Jacques-Louis David

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The leading figure of the Neoclassicism school of art, Jacques-Louis David is considered one of those supreme breed of artists who made a mark during the most turbulent times in history – the French revolution. David’s paintings are rich in style comprising of scrupulous contours, sculptures, and very polished surfaces. David was also a very vocally political, despite being present in very difficult times; his paintings often portrayed the tumultuous scenario of France. He had made such a mark that he was in demand from emperors, to kings and even radical revolutionaries. One of David’s key strengths as an artist – which also won him respect – was that he wasn’t afraid of the chaotic times which surrounded France back then, and never shied away from making his opinions clear.

Jacques-Louis David was born on August 30, 1748 in Paris, France and had a difficult childhood. Being abandoned by his mother after his father was killed and David was raised by relatives. He developed a strange liking to art from a young age and was never found without a sketch pencil or brush. There is a classic severity associated with all of David’s works, and he worked mostly with warm colors. Due to his support towards the French Revolution most of David’s paintings are marked in a steep veracity of that time. He did eventually move away from this serious style and showed a softer side in some of his paintings; his work Cupid and Psyche is almost poetic in many ways. The work is centered around two figures, one male and the other female, both nude and casually laying down on a divan. The paintings has a very ethereal quality to it which only adds to David’s versatility but there are very few similar works of his which show he was more interested in chronicling the French Revolution through his art. He has been even dubbed by some historians as the ‘official painter’ of the French Revolution.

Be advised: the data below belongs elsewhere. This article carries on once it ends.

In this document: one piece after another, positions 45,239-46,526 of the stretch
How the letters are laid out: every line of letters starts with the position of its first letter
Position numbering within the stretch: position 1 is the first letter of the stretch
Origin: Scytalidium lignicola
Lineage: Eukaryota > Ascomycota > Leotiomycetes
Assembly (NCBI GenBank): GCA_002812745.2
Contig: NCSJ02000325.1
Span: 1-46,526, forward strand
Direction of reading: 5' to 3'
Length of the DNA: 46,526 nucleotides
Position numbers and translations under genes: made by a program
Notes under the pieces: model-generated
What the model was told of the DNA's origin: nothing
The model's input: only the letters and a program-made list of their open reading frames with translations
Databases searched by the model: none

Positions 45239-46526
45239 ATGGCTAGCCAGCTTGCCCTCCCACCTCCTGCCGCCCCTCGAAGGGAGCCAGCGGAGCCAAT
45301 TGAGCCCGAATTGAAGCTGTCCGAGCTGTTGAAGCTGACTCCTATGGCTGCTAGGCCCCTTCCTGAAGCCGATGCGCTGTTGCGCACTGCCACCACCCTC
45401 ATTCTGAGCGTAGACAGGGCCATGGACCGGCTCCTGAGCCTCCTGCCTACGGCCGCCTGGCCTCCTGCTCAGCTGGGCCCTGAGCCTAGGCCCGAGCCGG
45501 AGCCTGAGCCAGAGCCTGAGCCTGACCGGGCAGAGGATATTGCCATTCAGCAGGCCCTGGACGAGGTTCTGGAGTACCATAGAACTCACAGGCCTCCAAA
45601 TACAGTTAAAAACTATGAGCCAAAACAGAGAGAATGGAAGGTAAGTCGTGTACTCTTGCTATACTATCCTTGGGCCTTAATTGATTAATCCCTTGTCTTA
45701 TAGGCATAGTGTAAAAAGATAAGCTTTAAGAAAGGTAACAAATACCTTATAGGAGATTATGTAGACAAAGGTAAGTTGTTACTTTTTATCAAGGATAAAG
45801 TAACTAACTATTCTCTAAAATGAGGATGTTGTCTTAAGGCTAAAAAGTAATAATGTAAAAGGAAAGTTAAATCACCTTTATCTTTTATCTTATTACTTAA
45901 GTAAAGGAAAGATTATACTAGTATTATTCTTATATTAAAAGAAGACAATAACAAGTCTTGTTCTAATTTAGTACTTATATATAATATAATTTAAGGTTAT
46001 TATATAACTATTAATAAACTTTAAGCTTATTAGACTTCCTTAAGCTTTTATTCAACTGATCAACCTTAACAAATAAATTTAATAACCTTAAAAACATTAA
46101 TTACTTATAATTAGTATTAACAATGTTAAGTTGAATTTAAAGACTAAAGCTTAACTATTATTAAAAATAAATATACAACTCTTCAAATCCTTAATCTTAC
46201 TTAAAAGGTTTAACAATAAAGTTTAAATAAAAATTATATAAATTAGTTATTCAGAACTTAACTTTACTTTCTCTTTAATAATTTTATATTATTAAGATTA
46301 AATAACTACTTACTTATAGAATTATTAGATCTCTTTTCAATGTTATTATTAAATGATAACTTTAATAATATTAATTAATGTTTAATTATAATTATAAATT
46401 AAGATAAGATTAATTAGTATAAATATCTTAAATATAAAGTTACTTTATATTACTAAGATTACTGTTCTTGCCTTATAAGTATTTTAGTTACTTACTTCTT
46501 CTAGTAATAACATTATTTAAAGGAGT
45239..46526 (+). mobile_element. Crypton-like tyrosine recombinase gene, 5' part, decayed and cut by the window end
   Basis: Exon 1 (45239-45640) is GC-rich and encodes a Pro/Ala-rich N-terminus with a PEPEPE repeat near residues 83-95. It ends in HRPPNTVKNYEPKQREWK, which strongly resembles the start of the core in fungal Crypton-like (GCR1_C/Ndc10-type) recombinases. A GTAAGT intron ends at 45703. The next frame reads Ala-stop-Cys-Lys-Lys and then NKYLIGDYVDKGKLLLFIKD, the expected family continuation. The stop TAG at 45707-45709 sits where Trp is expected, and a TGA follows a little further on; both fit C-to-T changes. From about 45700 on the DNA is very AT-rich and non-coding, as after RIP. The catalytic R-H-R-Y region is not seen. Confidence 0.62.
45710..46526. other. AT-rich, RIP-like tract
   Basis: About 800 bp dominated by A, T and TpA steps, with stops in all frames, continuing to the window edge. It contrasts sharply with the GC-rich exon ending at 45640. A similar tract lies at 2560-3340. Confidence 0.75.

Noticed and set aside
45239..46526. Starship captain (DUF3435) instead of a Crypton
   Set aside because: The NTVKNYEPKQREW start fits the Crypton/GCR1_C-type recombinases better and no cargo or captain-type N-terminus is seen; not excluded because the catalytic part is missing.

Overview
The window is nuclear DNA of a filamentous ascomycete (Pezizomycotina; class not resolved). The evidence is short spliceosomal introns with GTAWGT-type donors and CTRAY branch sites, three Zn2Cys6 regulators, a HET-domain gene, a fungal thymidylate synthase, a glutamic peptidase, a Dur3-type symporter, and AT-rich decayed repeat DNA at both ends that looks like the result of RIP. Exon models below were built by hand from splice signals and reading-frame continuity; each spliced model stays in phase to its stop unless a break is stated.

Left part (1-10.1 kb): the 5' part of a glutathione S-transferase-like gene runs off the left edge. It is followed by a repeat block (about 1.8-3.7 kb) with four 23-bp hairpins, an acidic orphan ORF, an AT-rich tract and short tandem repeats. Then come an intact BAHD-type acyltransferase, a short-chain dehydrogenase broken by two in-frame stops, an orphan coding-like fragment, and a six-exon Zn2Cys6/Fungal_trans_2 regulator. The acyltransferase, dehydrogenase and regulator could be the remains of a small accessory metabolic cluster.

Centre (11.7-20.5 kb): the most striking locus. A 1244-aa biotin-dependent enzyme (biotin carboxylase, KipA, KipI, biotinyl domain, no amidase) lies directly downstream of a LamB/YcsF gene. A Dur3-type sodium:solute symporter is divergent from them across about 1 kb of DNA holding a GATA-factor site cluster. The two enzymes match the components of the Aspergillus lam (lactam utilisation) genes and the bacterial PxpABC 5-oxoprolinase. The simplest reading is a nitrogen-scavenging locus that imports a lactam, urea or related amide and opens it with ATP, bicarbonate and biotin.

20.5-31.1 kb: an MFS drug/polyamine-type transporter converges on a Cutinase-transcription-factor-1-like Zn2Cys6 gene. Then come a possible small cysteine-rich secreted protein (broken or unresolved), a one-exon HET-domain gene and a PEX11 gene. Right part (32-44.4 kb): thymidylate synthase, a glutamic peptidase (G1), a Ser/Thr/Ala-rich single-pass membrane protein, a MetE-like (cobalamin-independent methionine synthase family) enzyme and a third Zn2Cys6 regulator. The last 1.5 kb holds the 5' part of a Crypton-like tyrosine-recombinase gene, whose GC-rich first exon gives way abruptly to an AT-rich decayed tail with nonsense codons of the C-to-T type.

Another distinct quality of David was that he always stayed true to his art; he considered it every artist’s moral responsibility to be true to their art style. That is why his paintings stand out so much compared to other artists. His devotion to art and his morals was so strong that David was even imprisoned for a while for refusing to change his painting style and making them less political. David’s vivid painting the Death of Socrates is considered by many as a neoclassical masterpiece. Taken straight out of the literature the painting is a powerful political manifesto and David has utilized the perfect blend of bright and dull colors to accentuate the figures of the canvas. The painting’s messages were clear, it was a voice against corruption and highlighted the sacrifices of the hero who gives up his own life to protect his family and country – it was very reminiscent of the political situation of France that time. So powerful were David’s paintings that they inspired a generation of neoclassical artists like Francois Gerard, Baron Antoine, Jean Gros and Anne-Louis Girodet-Trioson. Similar to this work are his paintings of Death of Marat and Napoleon Crossing the Alps – all provocative and having very bold statements. Jacques-Louis David’s paintings showcase an artist who had little interest in instigating political propaganda and instead opted for telling the tale as it is – good or bad.

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